You can look at the bright side that it is literally bright and cheery at Henley this year. Additionally, records fell. Eight course records, several more Barrier and Fawley records also were set, including Harvard’s A (heavyweight) crew who tied the Fawley record and set the course record in the Visitors’ at 6:33. Unfortunately, to achieve that record, they had to do a race piece against their Newell Boathouse teammates--there was not a big splash and yell of victory at the finish line, but a respectful congratulations.
The records set this year included: Harvards A four's time of 6:33
Leander and Molesey Club's (Team GB Olympic boat) finish time of 5:54
Here is the tough one: Northeastern set Barrier and Fawley records in the losing race against Leader Club and Molesey's (Team GB2), where Team GB ended up with a course record of 5:58 in the Ladies’ Plate, a category they likely should not have been in (in this reporter's opinion only)
Mirka Knapkova, the 2012 Olympic Gold Medalist, tied the course record of the Women's Single/Princess Royal Challenge at 8:06
Arms and Manson Double Sculls set course record at 6:48
The Prince of Wales Women's Quad record by Team GB (Leander and Molesey), who set Barrier, Fawley and finish records
Goblet's and Nickall's Pair from NZL of Murray and Bond (Olympic Gold Medalists) matched the course record at 6:56
Finally in the Britannia, a Barrier record was set, and that was when Union Boat Club of Boston was about 2 feet from their opposition in this match.
On to race coverage:
There were six US Crews racing in the finals this Sunday at Henley. For whatever reason, this was one of the leanest years in the finals for Americans; a temporary condition for certain. however, the limited number of American crews does not invalidate the number of American athletes overall, as many racing with teams from the UK and beyond. Everyone who comes to Henley is caught up in the magic, and even those who have lost in any round count it as an event that sharpens their crews, shows them new experiences, and creates racers. There is nothing else like the matches and brackets of Henley, and it teaches young athletes that here it is win or lose--not heats, repechage, semis, finals.
In afternoon racing, Northeastern came driving down the course against Team GB2, a crew reportedly unfunded by GB at this point, but is representing the country in international competitions. That situation might not be the spirit of the Ladies’ Plate; nonetheless, the young Northeastern Huskies made the most of the situation. They lead the race for most of the course, including being ahead at the barrier by three-quarters of a length. The Huskies are an aggressive crew, but as the British crew came to the mile marker they put in a massive press, which extended as far as the progress boards. In the final few full strokes, Leander and Molesey Club crew inched forward, beating Northeastern by a canvas. It was a devastating loss for the Huskies after holding their ground so effectively throughout the race.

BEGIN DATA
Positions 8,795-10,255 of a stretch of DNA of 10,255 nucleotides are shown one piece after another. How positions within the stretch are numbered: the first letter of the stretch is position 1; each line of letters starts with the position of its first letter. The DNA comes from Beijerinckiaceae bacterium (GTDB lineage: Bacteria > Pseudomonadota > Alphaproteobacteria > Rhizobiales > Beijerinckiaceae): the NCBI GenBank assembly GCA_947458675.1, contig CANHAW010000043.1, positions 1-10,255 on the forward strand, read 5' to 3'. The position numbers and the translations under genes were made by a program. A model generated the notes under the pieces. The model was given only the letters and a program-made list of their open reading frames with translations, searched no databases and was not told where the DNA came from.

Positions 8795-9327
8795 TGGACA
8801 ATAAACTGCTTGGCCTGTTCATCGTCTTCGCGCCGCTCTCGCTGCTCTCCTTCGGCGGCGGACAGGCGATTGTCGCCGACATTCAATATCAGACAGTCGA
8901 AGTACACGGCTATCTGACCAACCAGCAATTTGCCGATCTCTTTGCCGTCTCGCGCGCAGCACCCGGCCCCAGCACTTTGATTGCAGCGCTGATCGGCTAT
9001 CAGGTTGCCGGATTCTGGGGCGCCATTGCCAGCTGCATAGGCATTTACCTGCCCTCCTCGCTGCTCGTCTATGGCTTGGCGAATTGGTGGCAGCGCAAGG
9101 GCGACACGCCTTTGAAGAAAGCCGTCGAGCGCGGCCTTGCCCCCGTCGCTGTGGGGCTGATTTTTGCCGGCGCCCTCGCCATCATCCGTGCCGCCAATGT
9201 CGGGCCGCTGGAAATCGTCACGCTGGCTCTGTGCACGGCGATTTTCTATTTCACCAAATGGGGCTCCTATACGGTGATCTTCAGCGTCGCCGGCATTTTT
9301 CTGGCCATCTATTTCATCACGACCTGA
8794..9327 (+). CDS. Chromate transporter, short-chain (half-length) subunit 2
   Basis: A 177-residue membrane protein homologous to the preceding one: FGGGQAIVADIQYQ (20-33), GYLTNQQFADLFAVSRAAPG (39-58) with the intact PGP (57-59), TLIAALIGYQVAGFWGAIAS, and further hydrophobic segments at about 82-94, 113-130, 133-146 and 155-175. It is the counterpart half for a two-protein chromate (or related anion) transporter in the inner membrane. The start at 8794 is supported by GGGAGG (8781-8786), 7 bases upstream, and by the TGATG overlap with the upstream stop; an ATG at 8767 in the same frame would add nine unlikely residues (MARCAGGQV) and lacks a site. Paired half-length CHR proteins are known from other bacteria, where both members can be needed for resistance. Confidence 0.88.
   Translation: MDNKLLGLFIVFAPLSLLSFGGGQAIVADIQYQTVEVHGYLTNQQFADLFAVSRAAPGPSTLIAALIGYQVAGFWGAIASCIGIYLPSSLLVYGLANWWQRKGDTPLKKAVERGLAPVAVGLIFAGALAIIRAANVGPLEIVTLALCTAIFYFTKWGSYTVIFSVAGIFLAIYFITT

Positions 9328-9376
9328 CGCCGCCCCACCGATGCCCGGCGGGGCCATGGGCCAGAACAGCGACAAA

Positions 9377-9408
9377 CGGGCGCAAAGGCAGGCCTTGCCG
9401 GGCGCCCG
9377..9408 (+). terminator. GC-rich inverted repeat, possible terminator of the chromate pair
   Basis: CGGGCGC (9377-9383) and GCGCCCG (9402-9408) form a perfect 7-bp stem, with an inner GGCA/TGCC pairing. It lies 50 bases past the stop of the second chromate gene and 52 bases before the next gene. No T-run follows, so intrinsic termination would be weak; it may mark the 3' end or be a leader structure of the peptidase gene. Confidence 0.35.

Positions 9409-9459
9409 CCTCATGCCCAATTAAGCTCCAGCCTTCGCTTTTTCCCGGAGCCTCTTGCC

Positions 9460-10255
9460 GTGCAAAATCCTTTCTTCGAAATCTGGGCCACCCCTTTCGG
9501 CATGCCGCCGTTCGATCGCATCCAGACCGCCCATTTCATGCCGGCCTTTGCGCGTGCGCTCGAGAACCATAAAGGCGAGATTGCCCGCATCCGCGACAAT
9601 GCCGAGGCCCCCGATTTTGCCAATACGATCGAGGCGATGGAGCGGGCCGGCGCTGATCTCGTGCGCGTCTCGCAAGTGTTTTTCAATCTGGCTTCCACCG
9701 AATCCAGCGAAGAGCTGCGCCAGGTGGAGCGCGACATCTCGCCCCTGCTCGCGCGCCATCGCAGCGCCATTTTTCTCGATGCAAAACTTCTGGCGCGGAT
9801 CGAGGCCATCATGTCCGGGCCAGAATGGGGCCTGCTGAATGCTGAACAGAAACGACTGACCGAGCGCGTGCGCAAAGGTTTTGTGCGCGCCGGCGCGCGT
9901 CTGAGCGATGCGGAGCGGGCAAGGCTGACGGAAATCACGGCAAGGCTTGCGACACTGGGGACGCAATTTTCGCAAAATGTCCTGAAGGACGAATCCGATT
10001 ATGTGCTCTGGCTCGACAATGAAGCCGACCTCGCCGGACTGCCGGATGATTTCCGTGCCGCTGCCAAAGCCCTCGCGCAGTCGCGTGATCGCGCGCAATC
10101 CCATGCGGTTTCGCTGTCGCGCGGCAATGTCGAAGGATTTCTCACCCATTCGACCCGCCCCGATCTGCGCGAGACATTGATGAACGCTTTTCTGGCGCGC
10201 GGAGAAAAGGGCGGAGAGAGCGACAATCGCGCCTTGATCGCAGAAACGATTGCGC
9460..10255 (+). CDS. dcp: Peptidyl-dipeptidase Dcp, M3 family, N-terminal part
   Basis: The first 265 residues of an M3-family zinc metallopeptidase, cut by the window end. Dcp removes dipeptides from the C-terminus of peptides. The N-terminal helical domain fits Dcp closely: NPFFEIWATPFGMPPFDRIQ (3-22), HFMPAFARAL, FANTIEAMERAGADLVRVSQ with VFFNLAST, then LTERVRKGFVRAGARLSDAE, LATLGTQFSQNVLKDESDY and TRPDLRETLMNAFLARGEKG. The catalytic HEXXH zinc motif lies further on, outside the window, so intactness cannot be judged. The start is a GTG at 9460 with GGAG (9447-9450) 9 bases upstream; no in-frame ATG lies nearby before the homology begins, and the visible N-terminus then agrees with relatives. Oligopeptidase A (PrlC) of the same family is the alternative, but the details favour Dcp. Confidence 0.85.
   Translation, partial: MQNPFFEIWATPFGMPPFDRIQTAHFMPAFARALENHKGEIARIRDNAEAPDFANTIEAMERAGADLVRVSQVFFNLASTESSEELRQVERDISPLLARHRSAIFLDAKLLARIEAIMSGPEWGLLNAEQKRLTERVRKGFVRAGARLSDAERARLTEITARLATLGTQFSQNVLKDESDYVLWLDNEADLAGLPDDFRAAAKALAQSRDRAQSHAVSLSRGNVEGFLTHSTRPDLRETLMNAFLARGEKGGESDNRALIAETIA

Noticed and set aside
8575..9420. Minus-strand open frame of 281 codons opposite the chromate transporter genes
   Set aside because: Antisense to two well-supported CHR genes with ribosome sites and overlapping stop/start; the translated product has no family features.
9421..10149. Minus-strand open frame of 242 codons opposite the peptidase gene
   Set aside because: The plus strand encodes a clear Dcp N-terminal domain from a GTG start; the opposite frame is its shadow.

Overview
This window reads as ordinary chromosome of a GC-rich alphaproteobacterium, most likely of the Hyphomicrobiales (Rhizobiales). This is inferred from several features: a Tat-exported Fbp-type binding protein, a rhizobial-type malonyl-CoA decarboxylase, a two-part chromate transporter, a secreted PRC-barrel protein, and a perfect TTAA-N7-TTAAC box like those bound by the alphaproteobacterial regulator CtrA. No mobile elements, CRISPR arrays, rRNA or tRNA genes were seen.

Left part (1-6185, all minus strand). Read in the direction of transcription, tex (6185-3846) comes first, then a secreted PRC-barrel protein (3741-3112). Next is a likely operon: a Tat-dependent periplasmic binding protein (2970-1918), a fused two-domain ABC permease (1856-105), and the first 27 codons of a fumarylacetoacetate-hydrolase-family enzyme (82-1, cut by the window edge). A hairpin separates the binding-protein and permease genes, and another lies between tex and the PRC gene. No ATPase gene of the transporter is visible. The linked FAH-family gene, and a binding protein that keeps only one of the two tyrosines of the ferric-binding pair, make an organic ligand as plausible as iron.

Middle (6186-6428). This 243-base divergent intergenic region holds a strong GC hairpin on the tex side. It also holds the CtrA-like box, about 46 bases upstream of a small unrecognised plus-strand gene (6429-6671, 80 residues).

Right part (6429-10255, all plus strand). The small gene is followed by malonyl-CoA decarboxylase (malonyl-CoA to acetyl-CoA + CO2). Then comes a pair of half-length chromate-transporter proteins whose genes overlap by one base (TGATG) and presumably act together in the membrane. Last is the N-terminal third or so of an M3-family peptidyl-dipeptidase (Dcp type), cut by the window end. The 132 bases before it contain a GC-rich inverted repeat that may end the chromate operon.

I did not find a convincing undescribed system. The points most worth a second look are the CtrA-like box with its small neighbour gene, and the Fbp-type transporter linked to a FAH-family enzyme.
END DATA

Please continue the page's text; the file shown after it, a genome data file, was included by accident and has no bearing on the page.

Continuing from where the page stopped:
Team captain Justin Jones, a rising senior and stroke of the Varsity boat says, "We knew Leander and Molesey was older and more experienced, so we wanted to get our bow ball out in front." Jones and his crew achieved that. "We wanted to throw out the moves not react to them." Unfortunately, in those final few strokes, Leander inched their bow ball out ahead. Northeastern raced well; next Henley they will remember this, and race even better.
Before the race, despite the talk that their finals challenger might not be the best fit, Coach John Pojednic said, "We do a lot of great racing in the spring, we have such a strong collegiate system, and we think we are ready. We are not intimidated." He explains they were a little rusty when they got back into the boat after a three week break after their Intercollegiate Rowing Association Championships fourth-place finish, but that the races leading up to the finals day have sharpened the crew back into race form.